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Stretching wave files

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I wonder if anyone here tried stretching wave files. In theory it would be possible. Suppose I have a sound sample containing this data 23281819071 that takes a second to play. Now, it would be possible to take it and stretch to 2233228811881199007711. Now it has twice many samples. So, every sound in the sample is now playing 2 times longer. Has anyone tried programming something like this or know a program that is capable of doing this kind of thing?

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It was a long time since I did this. Do you want the sound to be twice as long but keep it''s pitch? Or should the pitch decrease? The latter is what happens if you just stretch the wave. I do not know which technique allow you to keep the pitch.

I''m in a hurry, so this may make no sense

I plotted down an algorithm which extrapolates a wave. It''s C++ but should be read as pseudo-code. This should be able to correctly extrapolate any wave which is equal or longer than the original wave. If you know the length to always be a power of two times the original length, it can be done a lot cleaner and faster.



Original: +--+--+--+--+
(stretched): + - - + - - + - - + - - +
Re-sampled: +-----+-----+-----+-----+

// smp_old[], array with the original wave''s samples
// smp_new[], array for the new wave''s samples
// length_old, number of samples in the old wave
// length_new, number of samples in the new wave

// Loop through and set each sample in the new wave
for(long i = 0; i < length_new; i++) {
// The continous position in the old sample
float i_old = (i / (length_new - 1)) * (length_old - 1);
// (Bad?) way to get a 0.0 - 0.999... value of it
float a = i_old - floor(i_old);
// The integer index of the index left and right to the real position
long sli = (long)(i_old);
long sri = (long)(i_old + 1);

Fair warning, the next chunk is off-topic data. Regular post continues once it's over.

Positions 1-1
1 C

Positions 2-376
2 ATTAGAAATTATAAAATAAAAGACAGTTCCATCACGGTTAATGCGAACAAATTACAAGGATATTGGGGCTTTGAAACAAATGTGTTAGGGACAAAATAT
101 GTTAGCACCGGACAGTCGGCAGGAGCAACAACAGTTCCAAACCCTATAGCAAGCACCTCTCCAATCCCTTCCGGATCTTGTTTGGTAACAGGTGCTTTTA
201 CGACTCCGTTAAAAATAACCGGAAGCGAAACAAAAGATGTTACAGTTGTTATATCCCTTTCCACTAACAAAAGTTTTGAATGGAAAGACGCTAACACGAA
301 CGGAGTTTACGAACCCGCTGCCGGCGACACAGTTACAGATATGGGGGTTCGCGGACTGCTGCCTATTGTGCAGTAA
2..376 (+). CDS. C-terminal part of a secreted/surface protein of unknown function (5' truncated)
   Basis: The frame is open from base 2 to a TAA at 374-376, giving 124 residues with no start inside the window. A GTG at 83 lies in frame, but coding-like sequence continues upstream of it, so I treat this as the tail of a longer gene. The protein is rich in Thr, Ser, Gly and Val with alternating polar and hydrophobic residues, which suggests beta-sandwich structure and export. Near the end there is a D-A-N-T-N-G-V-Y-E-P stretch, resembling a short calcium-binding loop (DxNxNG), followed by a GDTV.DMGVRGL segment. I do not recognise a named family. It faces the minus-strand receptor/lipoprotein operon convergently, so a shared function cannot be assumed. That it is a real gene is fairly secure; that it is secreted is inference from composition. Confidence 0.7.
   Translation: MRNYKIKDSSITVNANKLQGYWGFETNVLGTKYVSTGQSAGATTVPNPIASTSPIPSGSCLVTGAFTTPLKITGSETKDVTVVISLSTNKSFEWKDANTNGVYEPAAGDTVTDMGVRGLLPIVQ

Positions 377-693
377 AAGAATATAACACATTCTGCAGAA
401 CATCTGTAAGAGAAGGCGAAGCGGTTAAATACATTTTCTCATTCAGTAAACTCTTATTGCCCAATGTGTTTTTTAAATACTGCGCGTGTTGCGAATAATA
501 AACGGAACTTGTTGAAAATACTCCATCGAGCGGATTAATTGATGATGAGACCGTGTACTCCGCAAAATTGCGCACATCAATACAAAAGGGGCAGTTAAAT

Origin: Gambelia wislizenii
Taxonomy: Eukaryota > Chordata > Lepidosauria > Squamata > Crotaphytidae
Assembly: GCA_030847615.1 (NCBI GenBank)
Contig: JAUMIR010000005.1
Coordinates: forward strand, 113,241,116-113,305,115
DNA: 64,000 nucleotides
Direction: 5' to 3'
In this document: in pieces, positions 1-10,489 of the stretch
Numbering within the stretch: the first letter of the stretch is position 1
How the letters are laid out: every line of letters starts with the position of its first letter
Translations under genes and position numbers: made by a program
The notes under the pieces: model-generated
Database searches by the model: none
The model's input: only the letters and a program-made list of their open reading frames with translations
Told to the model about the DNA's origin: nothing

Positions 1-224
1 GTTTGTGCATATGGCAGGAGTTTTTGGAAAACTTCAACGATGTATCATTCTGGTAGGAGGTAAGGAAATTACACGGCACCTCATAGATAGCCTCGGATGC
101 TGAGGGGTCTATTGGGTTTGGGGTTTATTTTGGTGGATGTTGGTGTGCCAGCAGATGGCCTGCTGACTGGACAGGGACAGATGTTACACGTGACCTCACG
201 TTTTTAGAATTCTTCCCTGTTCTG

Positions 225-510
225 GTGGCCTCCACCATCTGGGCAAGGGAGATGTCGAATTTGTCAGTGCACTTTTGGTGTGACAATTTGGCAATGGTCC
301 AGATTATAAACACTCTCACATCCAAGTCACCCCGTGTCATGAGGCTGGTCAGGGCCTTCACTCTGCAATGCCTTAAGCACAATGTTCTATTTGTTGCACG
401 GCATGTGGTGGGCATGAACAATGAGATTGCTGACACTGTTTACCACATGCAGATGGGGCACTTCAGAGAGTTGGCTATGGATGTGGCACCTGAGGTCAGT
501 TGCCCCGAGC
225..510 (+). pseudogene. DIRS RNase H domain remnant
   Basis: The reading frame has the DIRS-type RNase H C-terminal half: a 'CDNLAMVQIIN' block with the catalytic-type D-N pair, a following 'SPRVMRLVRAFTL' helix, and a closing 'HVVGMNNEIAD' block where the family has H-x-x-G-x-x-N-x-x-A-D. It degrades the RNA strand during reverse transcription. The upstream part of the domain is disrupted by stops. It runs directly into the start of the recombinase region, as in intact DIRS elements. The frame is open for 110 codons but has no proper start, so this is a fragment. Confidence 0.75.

// Calculate sample''s value
smp_new = smp_old[sli] * (1 - a) + smp_old[sri] * a;
}



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Well, um, sure, if you really want to I suppose, but unless you add in some interesting algorithms you''re not going to improve anything by it. Unless you''re very sophisticated about it, adding samples and evening it out makes things "mushy".

If all you''re trying to do is decrease the frequency so it sounds lower and slower, all you have to do is ask DirectSound to make a frequency shift for you.

-fel

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quote:
Original post by felisandria
If all you''re trying to do is decrease the frequency so it sounds lower and slower, all you have to do is ask DirectSound to make a frequency shift for you.


... and then it sounds like low batt.

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I''m curious as to how one would go about stretching a sound file without changing the frequency. Would a discrete fourier transform help here? Are there other ways?

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The SOX utilities are great for resampling/rescaling audio files (and it supports just about every audio format known to man)...

http://www.spies.com/Sox/

botman

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For resampling and maintaining the same sound, all you have to do is interpolate between the known values to get the in-between values. A linear interpolation is the easiest, and gives pretty good results for the human ear (you probably won''t notice a major change in the sound).

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